Impact Craterin2

Impact Craterin2 - explodes on impact The explosion is what...

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Impact Cratering There are still small chunks of rock orbiting the Sun left over from the formation of the solar system. Some of them have orbits that cross the orbits of the planets and moons. When they get close enough to a planet or moon, they will be pulled in by the large body's gravity and strike the surface at a speed of at least the escape velocity of the planet or moon, i.e., faster than a bullet. At such speeds, the projecticle explodes on impact and carves out a round bowl-shaped depression on the surface. This process is impact cratering . How can you distinguish an impact crater from a volcanic crater? Volcano craters are above the surrounding area on mountaintops while the craters from impacts are below the surrounding area with raised rims. The craters on all of the moons except Io, Mercury, and most of the ones on Mars are from impacts. The kinetic energy of the impacting meteorite or asteroid is converted into heat, sound, and mechanical energy---the projectile
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Unformatted text preview: explodes on impact. The explosion is what carves out the crater so almost all craters are round (otherwise the great majority would be oblong in shape). See the "Not Round" page from the THEMIS site for what can make an impact crater not round (links will appear in a new window). The rock on the surface of the planet or moon is bent backward, upward, and outward so the amount of material ejected is much larger than the projectile. Large craters will have a central peak formed by the rock beneath the impact point rebounding upward and they may also have terracing of the inner walls of the crater from the collapsing of the crater rim inward. The size of the craters having central peaks depends on the gravity of the planet or moon: on the Moon craters larger than about 60 kilometers in diameter have central peaks while the crater diameter on the Earth needs to be larger than just 1 to 3 kilometers....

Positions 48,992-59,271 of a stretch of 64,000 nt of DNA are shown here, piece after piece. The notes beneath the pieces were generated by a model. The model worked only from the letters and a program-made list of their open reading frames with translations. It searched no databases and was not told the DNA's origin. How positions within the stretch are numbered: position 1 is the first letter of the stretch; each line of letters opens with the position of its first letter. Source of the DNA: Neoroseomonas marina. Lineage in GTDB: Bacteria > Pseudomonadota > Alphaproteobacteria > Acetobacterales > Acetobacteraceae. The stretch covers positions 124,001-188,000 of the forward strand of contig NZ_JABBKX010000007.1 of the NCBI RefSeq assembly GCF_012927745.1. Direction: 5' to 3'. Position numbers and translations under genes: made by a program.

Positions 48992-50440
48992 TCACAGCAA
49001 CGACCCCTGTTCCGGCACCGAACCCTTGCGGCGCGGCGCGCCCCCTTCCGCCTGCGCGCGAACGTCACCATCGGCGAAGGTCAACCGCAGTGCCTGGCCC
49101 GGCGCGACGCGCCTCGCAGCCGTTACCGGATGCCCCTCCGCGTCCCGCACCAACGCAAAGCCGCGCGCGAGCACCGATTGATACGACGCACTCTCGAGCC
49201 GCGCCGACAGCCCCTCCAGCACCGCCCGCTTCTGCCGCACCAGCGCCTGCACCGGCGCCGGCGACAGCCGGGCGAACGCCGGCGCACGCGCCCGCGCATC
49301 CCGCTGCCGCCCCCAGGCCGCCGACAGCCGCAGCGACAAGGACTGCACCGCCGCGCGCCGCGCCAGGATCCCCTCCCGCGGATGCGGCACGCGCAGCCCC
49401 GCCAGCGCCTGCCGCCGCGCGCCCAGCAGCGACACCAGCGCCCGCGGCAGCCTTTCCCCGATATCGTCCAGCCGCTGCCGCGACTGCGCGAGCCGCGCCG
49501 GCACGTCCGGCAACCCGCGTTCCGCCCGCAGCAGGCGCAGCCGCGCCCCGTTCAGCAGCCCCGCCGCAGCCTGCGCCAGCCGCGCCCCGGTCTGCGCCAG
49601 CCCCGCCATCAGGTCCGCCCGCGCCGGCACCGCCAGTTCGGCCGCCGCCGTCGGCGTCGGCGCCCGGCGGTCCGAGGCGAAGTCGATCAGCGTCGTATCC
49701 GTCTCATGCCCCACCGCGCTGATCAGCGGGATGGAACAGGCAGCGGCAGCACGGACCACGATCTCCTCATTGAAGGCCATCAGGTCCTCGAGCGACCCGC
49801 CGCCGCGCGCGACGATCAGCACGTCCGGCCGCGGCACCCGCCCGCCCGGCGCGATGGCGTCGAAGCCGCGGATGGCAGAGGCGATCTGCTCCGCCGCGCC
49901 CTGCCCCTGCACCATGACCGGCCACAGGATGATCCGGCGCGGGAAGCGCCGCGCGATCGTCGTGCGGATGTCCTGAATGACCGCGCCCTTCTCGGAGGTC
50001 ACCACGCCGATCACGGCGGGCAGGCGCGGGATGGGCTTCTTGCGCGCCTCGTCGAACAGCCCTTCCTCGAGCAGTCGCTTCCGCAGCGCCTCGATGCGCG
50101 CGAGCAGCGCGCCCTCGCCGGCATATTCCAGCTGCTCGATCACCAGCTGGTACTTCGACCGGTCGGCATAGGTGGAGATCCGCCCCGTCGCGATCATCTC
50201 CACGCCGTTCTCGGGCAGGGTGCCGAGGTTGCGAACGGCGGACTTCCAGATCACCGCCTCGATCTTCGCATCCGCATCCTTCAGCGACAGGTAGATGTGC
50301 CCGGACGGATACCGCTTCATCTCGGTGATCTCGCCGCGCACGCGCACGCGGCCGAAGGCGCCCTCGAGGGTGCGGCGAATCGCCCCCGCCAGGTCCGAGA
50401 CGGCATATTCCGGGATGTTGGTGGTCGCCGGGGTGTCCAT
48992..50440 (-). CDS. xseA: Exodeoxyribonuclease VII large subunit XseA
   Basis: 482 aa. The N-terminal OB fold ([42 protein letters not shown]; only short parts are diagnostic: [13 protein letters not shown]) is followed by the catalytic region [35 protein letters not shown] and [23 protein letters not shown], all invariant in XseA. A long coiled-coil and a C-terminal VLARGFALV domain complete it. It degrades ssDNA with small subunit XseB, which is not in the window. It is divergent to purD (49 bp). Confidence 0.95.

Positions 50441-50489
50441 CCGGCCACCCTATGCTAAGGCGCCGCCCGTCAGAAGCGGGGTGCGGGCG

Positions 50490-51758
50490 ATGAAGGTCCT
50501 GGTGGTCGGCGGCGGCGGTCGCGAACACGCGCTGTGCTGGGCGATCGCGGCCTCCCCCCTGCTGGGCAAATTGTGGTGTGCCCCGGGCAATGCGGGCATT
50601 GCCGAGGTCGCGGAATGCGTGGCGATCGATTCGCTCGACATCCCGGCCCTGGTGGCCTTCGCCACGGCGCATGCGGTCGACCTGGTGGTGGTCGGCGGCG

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This note was uploaded on 12/15/2011 for the course AST AST1002 taught by Professor Emilyhoward during the Fall '10 term at Broward College.

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